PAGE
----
SOURCE: Credit Karma

October 20, 2008 08:06 ET

Credit Karma Credit Score Simulator Wins Best in Show at Finovate 2008

Simulator Shows How Basic Financial Behaviors Can Dramatically Affect a Credit Score; Falling 30 Days Past Due on a Bill Can Drop a Score More Than 40 Points

SAN FRANCISCO, CA--(Marketwire - October 20, 2008) - Credit Karma (www.creditkarma.com), the free and easy way to access, improve and leverage your credit, today announced that its new Credit Score Simulator was awarded Best of Show honors at last week's Finovate 2008 conference in New York.

The company's Credit Score Simulator allows consumers to estimate how any one of 14 different behaviors can positively or negatively affect their credit score. Given today's financial climate where loans and superior interest rates are reserved for only the highest credit customers, this simulator is a powerful tool for understanding how to improve the availability of credit.

"Now more than ever, consumers understand that a credit score is the defining indicator of their financial health," said Eric Mattson, CEO of Finovate. "Unfortunately, they are also often in the dark as to their actual score and what can be done to improve it. Credit Karma is offering them a way to quickly and easily do both."

The Credit Score Simulator estimates how certain financial transactions or behaviors will affect a credit score over time. Possible financial behaviors range from the affects of opening a new line of credit to extending the limit on an existing one. For each adjusted behavior, the simulator calculates a new score customized for each individual. The simulator also provides immediate feedback on a selected behavior to let users know whether it will drive a credit score up or down.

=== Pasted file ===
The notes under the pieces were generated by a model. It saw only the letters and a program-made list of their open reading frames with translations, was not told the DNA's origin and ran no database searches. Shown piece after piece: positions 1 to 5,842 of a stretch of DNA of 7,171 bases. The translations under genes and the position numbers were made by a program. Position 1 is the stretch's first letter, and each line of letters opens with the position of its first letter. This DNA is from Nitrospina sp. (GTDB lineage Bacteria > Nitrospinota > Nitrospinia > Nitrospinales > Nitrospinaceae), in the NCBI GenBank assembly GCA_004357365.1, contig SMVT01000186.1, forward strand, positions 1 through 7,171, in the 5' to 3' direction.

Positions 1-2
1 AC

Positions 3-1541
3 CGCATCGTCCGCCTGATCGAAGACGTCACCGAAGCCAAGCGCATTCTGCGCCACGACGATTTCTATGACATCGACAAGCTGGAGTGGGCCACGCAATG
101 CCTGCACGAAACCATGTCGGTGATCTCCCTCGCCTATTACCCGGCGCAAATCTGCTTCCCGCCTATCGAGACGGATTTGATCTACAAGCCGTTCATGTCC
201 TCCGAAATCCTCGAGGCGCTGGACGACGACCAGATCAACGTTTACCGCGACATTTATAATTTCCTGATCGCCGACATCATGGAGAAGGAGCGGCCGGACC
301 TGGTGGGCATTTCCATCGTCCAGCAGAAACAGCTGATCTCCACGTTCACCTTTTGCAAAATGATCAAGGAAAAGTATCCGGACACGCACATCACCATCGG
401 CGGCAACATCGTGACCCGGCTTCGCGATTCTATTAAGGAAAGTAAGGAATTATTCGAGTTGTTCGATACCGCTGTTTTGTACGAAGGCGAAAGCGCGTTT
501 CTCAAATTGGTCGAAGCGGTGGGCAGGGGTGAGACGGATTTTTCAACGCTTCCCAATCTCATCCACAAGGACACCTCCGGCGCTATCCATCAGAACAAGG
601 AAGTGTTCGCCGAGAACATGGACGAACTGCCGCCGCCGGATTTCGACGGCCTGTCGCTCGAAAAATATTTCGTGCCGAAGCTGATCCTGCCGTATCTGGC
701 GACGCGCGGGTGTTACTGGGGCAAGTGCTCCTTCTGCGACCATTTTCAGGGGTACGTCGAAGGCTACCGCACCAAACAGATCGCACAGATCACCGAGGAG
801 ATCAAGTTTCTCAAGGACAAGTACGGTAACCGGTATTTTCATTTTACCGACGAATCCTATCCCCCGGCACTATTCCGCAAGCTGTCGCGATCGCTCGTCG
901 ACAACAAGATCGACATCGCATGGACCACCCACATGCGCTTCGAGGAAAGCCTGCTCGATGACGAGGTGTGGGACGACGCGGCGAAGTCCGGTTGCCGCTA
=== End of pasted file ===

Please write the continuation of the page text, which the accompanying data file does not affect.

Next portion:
Examples of basic behaviors that could affect a consumer with a beginning credit score of 724 are included below. Each example will change depending on individual credit scores and circumstances.

--  Adding a new credit card with a $25,000 limit decreases score to 710
--  Allowing one account to become 30-days past due decreases score to 678
--  Allowing all accounts to become 90-days past due decreases score to
    660
--  Maintaining on-time account payment for 15-months increases score to
    744
    

"It's obvious that simple financial behaviors can have a critical impact on an individual's credit score," said Kenneth Lin, founder and CEO of Credit Karma. "Some actions, such as opening a line of credit, might even have a counterintuitive effect on one's score. Given the current credit crisis, it's more important than ever that everyone have free access to their score and these tools so that they can become better educated consumers and more easily manage their financial lives."

To learn more about the Credit Karma Credit Score Simulator please visit www.creditkarma.com/simulator.

About Credit Karma

Based in San Francisco, Credit Karma is a pro-consumer credit score company dedicated to helping consumers better understand the power of their credit by giving them completely free access to their credit score as often as they wish, providing a host of tools and services to help them improve and monetize that score, and helping them become better overall credit consumers. At www.creditkarma.com, consumers not only learn their score, but they can identify what behaviors will positively impact their score and then gain preferred product pricing based on their credit score range.

Contact Information

  • Press Contact:
    Michael Azzano
    Cosmo PR for Credit Karma
    415.596.1978
    Email Contact